The ingress of oxygen while transferring the substrate down the production line is an unavoidable threat to the quality of the end product. Afrox’s solution is to introduce small bubbles of nitrogen gas or a mixture of carbon dioxide and nitrogen gas at several key points in the process, to release dissolved or entrained oxygen. Diffusing nitrogen or a nitrogen/carbon dioxide gas mix as a sparging or de-sorption agent into wine or must, reduces dissolved oxygen levels and limits the degeneration of wine quality. Argon, an expensive inert gas, is less commonly used in this process.
Carbon dioxide (CO2) is used to purge tanks before the carbonic maceration process begins. Because of its density and laying effect, CO2 is also widely used for ullage blanketing, while its high solubility delivers a perfect effervescence to both white and red wines. CO2 snow from SnowShooting®, CO2 pellets or dry ice can also be floated on the mirror of the wine to form an inert buffer to displace oxygen as the level of wine rises. Alternatively, CO2 gas can be used to pre-purge the tank. Nitrogen gas, because of its inertness, can be used in a convenient and novel way in nitrogen pigeage (turning the cap to drown aerobic bacteria and encourage cuvaison).
To avoid oxidation when wine is being pumped from vessel to vessel during the production process, Afrox recommends using nitrogen gas as the transferral vehicle by means of a transfer tank omitting a sparging operation.
Oxidation remains a threat during this phase, as temperature and atmospheric changes affect the volume of the tank ullage. Nitrogen gas or a mixture of CO2 and nitrogen or argon ensure that the ullage can breathe, compensating for such fluctuations. In a tank management system Afrox offers a choice between a gas bleeding system, a gas demand system or a gas timed purge system.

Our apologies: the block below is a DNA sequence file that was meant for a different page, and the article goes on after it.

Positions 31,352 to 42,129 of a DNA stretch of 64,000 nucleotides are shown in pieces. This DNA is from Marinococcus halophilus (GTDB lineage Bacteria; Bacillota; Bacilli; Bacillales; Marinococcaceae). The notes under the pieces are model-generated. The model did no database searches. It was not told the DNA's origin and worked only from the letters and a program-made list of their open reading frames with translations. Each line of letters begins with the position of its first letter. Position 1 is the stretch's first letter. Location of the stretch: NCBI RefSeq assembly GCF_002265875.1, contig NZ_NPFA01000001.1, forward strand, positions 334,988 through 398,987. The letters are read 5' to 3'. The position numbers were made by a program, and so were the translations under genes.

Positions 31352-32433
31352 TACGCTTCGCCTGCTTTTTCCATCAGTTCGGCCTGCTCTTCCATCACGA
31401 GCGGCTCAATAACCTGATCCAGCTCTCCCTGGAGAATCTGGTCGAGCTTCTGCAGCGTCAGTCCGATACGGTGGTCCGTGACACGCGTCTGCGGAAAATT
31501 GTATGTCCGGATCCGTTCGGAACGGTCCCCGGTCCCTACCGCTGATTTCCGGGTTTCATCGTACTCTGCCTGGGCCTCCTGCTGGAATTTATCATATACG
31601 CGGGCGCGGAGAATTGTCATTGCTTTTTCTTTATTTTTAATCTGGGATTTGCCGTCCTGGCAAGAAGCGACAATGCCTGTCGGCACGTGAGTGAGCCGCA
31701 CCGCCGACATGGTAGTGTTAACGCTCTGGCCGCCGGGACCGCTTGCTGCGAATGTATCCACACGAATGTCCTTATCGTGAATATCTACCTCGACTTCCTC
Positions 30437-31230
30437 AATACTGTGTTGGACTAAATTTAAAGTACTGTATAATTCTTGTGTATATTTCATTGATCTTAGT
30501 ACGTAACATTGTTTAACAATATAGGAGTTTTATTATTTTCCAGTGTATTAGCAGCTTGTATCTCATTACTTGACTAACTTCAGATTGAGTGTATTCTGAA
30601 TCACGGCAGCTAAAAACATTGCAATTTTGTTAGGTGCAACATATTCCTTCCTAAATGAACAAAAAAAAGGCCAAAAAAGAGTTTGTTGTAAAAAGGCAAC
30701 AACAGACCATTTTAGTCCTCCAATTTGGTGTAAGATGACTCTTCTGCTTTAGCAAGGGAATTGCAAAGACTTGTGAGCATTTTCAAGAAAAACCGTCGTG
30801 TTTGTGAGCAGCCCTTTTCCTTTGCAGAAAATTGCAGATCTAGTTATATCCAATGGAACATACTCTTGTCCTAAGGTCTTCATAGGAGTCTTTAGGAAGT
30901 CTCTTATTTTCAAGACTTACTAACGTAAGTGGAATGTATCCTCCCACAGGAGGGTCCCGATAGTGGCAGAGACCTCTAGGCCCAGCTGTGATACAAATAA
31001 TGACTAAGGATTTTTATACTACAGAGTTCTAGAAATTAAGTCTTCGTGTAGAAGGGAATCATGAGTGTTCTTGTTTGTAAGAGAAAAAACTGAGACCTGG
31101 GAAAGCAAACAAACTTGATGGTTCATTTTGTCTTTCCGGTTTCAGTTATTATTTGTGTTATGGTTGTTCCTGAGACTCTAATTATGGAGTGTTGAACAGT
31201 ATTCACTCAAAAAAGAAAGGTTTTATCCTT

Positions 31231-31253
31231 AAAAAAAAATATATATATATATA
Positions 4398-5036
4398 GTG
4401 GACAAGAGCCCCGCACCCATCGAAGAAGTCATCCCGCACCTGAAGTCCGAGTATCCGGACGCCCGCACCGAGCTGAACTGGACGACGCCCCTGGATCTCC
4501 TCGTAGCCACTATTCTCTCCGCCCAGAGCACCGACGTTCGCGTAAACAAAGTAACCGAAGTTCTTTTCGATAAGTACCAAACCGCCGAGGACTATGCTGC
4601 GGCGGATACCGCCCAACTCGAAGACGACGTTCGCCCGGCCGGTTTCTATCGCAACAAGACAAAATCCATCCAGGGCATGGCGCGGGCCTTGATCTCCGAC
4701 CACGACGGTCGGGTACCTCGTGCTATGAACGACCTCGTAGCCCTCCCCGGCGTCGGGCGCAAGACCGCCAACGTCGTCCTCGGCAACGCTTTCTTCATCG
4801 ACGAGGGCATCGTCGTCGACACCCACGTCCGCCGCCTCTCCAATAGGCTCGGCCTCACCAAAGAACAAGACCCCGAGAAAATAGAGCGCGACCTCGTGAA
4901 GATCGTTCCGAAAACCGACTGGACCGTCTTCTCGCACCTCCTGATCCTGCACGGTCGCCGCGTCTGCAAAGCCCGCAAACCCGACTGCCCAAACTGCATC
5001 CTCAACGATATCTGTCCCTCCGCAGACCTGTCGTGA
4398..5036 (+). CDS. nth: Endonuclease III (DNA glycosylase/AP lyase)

In macro/micro oxygenation, very small amounts of oxygen are bubbled through red wine in tanks at a controlled rate after the malolactic fermentation stage or even during the maturation stage. This colour-stabilises the wine, ensures more body as a result of the softer and richer tannins and facilitates aroma integration and lowering of reductive flavours. Oxygen is introduced via a sparger at a rate of one to ten millilitres per litre, per month.
To eliminate oxidation during filling, fillers should run on counter-pressure with nitrogen, or carbon dioxide/nitrogen gas mixes and by pre-purging filling lines. Bottles can be inerted by pre- or post-fill purging with nitrogen, by using Afrox’s liquid nitrogen droplet dispensing system or by using CO2/nitrogen gas mixes.
Rob de Zoeten and his team will be manning the Afrox stand at Intervitis Interfructa Southern African 2009, at the Cape Town International Convention Centre from July 28 – 30 2009.